When there are less distractions, I start perceiving other dimensions. I can more easily dive into the multiple layers of reality and expand with my being. Usually, part of my morning routine is a toning session – breathing, toning and communing through music. The sound is like a gateway that leads into multiple dimensions. While engaging in the music, singing, and listening to my own voice, something naturally shifts in my consciousness. The sound comfortably enables an expanded state of being and opens up that inner space of communing, making it easier to penetrate into the essence of things. I love to tone and commune with the desert, for in doing so I gain clarity, new perspective, vision and moments of realization.

Am I realized? Usually I don’t ask myself this question. I know that I’ve had many ‘moments of realization’ during my life, moments of bliss and surrender, remembering my true being. In those mystical moments, all doubt ceases and there is an overwhelming sense of completion. Usually there is a voice within saying “I’ll never forget that!” – and then of course, I forget. We all do, until we don’t.

Those moments of small enlightenments pass, but they are like drops that slowly fill the cup, at least that’s how it feels to me. Slowly the balance between the emptiness and the fullness shifts and I feel more realized. I trust what Adamus says about realization being natural; just let it happen, no big deal. It just seems hard for the human to fully accept its perfection.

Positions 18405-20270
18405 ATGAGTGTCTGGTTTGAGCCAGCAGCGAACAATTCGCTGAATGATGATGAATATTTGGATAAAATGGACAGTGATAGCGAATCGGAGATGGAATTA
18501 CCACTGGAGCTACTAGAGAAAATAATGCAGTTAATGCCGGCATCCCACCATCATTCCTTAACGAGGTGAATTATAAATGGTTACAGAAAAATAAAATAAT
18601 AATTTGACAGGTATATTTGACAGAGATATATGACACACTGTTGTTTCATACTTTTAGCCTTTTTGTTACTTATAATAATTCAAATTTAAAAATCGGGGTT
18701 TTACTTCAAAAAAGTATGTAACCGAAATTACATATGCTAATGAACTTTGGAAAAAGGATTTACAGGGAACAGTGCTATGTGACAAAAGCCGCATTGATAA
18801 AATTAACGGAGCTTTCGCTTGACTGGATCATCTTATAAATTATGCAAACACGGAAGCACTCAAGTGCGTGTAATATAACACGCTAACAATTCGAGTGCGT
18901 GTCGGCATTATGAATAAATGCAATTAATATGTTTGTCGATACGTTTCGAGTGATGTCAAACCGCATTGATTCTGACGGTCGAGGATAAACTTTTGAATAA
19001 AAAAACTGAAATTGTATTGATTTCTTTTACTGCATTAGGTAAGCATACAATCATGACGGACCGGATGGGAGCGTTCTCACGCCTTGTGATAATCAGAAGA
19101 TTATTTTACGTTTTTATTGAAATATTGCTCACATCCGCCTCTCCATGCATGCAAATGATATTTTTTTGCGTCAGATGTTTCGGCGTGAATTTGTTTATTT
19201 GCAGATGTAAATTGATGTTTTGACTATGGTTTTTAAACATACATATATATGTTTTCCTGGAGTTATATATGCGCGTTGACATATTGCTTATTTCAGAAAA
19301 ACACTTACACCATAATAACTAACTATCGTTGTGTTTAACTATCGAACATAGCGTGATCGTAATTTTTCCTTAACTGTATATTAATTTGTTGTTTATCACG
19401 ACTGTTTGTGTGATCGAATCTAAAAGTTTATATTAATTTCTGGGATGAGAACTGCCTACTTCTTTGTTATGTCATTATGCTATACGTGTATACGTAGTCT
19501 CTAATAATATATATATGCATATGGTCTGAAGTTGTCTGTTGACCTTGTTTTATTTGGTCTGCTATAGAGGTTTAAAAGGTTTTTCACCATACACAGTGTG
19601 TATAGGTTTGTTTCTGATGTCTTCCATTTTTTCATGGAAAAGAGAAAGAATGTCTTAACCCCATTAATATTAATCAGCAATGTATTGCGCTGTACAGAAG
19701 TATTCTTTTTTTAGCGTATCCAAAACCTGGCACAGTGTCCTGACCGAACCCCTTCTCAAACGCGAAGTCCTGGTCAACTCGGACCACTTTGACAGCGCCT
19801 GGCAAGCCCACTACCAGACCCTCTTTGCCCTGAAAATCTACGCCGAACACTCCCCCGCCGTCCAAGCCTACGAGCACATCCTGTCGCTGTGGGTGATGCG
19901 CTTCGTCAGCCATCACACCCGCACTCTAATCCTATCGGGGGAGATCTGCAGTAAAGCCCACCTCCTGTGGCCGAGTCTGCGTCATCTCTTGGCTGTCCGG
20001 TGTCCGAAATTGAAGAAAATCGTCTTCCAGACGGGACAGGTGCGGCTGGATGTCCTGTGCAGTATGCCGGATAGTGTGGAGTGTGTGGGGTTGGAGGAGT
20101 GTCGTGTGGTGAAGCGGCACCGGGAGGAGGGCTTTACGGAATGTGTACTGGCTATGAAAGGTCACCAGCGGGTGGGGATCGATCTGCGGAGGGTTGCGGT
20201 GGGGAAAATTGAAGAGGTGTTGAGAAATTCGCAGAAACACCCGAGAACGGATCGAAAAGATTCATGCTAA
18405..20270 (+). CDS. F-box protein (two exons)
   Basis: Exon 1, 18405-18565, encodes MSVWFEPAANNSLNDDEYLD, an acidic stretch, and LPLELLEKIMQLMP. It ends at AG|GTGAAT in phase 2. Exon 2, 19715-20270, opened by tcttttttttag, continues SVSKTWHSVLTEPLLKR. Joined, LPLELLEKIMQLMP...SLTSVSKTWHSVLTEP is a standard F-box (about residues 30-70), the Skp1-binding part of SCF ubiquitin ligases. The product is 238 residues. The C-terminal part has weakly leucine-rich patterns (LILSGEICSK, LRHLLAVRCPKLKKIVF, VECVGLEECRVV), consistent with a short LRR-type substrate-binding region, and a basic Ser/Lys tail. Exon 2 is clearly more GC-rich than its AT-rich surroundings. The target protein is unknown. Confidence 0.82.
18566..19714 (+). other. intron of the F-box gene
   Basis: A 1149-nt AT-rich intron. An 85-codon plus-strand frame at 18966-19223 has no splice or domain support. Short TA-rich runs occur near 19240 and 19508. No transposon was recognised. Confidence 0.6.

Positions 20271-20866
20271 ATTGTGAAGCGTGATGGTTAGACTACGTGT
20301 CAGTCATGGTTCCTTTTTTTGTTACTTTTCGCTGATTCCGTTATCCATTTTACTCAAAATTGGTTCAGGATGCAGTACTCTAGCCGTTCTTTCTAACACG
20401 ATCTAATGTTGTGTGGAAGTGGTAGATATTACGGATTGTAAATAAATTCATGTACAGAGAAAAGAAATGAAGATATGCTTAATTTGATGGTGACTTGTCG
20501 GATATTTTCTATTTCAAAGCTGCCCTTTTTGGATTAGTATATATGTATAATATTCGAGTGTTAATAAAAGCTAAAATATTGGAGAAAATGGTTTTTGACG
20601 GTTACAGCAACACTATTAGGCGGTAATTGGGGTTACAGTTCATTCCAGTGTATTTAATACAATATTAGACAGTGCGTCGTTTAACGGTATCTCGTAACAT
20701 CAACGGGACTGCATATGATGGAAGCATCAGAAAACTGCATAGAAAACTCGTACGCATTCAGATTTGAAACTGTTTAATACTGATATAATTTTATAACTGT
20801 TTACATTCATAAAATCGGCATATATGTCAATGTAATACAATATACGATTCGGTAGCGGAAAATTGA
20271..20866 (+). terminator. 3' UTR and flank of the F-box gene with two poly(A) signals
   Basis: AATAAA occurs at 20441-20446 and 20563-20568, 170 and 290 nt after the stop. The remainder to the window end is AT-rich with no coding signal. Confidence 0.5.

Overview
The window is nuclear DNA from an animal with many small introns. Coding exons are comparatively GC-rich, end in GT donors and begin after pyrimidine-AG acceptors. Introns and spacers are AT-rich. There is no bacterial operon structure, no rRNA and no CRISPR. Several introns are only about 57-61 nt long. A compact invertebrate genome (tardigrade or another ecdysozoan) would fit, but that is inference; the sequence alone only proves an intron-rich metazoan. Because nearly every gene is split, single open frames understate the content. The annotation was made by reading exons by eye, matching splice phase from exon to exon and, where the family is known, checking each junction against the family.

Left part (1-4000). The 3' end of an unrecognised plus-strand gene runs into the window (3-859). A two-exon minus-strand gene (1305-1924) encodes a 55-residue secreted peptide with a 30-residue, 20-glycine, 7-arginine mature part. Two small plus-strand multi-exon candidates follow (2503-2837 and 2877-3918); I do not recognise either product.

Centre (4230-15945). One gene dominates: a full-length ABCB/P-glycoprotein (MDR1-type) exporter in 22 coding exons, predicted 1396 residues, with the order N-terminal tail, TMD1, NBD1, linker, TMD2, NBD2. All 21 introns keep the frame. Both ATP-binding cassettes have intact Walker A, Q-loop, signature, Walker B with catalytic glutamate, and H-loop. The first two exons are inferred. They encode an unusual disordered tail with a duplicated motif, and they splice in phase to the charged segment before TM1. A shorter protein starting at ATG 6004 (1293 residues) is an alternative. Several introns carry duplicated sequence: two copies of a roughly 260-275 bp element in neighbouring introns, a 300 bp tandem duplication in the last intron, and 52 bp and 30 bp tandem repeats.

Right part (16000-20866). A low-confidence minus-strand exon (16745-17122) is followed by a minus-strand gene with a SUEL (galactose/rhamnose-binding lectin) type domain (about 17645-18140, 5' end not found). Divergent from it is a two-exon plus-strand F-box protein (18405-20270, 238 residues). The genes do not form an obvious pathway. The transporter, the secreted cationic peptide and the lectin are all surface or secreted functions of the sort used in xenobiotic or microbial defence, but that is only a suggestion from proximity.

While I sit here writing, I look out through the front window of our living room and feel enchanted by a desert freshly painted by the late afternoon sun. “Timeless beings in timeless places,” says a voice from within. And the desert echoes with a gentle, silent breeze.

Master G


Gerhard Fankhauser, or Master G, as Adamus calls him, is a master musician from Austria and founder of the musical group Yoham. He is an accomplished guitarist, song writer, overtone singer and an inspiring teacher with a deep passion for the timeless mysteries of music. He has worked with the Crimson Circle since 2007 and facilitates a musical safe space during many live events. He has created various recordings of ‘new energy music,’ co-created many merabhs with Adamus and his music has become an integral part of the journey of Shaumbra.

Contact Gerhard via email or visit his website oryom-music.com

Articles photos by Gerhard Fankhauser

2 comments on "Desert Realizations"

  • Rosana Veiga Guimarães on April 27, 2020 2:45 PM said:
    Linda sua experiência! Acredito que o silêncio nos leva a encontrar a harmonia. 🙏🇧🇷
  • Adriana Lezama Berger on March 18, 2020 1:35 AM said:
    Thank you Gerhard for your article, it is so beautiful and simple. as you I love the desert too, it enchanted and invites you to be part of that quietude and become nobody and melt to be everything. Amazing!